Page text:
Home-related retailers most at risk from Brexit fallout.
The unexpected vote for Brexit will have far reaching consequences for retail, but the most vulnerable players will be those that operate in the home sectors, as the potential negative effects on the housing market weigh heavily on their future investment plans.
With a heavily weakened pound likely to force up prices when hedges unwind next year, on top of a likely fall in consumer confidence impacting all of retail, and the possible constraint to the supply of cheap labour in the longer term, all of retail faces significant challenges.
For home-related retailers though, the potential impact on the housing transactions, with a wait-and-see approach likely to dominate, will exacerbate the issue. Furniture, floorcoverings and large electricals have the most to fear, though homewares has proved to be more resilient in downturns in the past as consumers look to cheaper ways to refresh the look of their homes.
The previous Verdict forecast for the combined home sectors (DIY & gardening, furniture & floorcoverings and homewares) of 2.4% growth in 2016 is now looking less achievable – or at least unlikely to be driven by volume growth and more so by inflation, therefore reducing already thin margins.
Even ignoring the currency and housing market anxieties, the demand to at least replace big ticket items in the current climate of unprecedented uncertainty will in all likelihood see a fall in the second half of the year as consumer confidence decreases – though the longer term may be more optimistic. This leaves all home retailers in a difficult situation, with some struggling to rationalise their bloated store estates, but none more so than Bunnings, which has plans to spend a significant amount on rebranding and turning Homebase around. However, the one positive for the Australian retailer is its reputation for a value-led, highly price-competitive approach, which will be perceived in an even more appealing light now.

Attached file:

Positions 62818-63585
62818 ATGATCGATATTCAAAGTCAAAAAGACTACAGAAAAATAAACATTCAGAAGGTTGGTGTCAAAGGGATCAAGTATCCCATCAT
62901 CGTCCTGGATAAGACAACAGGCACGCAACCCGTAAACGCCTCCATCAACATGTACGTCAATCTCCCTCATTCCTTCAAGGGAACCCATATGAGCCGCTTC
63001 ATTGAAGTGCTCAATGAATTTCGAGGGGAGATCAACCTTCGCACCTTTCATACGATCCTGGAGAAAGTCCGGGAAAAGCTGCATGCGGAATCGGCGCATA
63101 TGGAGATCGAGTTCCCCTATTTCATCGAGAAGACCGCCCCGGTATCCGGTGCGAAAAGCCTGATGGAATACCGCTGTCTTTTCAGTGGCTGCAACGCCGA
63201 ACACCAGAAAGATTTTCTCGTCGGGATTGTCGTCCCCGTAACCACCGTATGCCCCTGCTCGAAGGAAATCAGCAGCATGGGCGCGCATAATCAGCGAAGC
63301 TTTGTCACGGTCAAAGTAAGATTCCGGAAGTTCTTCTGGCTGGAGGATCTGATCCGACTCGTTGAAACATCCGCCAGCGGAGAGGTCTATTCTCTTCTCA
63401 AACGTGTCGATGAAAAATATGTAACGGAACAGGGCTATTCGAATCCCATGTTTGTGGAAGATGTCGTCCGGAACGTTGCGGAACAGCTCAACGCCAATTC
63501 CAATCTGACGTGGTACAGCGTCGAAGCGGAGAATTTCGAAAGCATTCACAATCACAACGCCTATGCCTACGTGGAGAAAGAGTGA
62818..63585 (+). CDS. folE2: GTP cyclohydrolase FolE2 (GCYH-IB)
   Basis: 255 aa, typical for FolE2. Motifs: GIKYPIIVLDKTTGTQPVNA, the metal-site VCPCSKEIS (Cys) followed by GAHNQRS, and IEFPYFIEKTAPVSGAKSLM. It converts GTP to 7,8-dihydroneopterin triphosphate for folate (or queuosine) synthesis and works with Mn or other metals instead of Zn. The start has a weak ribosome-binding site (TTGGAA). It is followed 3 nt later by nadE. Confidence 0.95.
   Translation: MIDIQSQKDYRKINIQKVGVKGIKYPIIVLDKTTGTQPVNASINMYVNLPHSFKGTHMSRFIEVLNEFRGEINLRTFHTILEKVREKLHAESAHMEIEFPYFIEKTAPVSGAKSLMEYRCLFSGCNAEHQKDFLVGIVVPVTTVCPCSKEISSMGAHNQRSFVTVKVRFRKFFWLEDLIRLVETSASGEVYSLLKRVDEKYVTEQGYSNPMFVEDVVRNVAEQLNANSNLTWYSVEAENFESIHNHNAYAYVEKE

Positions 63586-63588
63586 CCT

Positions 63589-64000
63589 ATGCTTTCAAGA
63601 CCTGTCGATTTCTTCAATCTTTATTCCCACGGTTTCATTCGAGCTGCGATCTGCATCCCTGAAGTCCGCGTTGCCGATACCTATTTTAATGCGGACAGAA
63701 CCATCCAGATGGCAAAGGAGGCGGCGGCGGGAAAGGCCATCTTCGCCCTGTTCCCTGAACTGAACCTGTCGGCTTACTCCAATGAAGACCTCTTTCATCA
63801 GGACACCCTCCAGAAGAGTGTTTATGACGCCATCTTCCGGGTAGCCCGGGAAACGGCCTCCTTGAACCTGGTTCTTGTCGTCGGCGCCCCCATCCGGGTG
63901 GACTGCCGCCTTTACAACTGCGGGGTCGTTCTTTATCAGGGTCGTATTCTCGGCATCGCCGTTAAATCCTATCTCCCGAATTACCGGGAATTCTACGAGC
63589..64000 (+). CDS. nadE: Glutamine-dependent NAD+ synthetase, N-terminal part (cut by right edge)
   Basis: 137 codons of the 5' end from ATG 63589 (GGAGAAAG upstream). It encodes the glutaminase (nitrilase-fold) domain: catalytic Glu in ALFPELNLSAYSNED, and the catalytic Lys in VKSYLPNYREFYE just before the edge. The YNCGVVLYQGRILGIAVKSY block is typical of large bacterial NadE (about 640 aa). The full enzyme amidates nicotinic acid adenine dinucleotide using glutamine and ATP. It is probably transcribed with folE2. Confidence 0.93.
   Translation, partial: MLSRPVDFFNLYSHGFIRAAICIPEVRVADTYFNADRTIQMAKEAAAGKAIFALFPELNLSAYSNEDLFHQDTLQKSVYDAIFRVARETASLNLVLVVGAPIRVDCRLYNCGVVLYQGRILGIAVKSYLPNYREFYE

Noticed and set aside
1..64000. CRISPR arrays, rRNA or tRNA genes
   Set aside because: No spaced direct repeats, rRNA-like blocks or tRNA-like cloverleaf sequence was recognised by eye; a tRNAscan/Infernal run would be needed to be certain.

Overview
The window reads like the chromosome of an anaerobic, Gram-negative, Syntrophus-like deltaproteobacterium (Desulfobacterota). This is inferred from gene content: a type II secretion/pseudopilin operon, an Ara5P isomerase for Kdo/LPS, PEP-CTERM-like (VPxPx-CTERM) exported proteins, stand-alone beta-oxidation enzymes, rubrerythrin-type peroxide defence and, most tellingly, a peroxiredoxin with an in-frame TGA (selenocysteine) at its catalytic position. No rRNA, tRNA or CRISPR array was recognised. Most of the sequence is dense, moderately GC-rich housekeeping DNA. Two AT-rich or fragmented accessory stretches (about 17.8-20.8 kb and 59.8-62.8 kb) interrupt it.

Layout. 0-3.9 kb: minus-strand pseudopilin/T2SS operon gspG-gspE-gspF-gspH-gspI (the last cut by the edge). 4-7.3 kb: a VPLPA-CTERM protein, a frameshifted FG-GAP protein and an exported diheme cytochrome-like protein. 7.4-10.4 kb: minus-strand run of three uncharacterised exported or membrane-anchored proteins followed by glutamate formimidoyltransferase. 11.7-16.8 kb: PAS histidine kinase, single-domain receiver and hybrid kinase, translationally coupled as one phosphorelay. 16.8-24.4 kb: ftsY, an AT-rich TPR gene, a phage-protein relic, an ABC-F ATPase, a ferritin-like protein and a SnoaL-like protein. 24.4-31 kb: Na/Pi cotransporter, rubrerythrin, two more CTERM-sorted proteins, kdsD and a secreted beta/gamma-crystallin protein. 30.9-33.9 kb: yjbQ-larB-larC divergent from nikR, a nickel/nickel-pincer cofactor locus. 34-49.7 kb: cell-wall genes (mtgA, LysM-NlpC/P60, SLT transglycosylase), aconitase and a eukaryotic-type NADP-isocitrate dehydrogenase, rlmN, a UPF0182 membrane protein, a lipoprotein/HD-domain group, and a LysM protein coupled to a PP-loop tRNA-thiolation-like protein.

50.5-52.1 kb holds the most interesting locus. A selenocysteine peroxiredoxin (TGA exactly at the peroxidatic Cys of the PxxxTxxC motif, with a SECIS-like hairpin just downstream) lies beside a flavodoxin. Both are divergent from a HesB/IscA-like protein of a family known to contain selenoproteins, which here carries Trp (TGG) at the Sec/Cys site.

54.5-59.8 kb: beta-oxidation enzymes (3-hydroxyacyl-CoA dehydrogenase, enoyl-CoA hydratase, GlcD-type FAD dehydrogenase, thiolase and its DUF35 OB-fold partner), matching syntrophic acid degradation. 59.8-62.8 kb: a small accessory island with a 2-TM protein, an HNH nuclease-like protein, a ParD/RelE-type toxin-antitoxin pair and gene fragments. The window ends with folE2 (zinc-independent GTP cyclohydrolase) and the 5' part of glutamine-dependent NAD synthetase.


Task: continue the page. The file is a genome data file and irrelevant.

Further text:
While the total impact on home consumer expenditure over the next five years is hard to predict, the most likely, and prudent, action taken by retailers in the near future is going to be to delay making big decisions that carry significant financial risk. .
However, improvements being made by the traditional DIY retailers to their multichannel operations should not be ditched, with the job half completed by some. This could be more important than ever as shoppers turn online to more easily find the best value products for their more price conscious budgets.
As the volatile financial markets are clearly showing, the only certainty is that everyone is in the dark when it comes to understanding the full impact of Brexit. With the impending margin squeeze on retailers due to inflation and some still in the midst of restructuring, this is going to be a difficult period for home retailers, but one that can be managed through careful and considered decision making.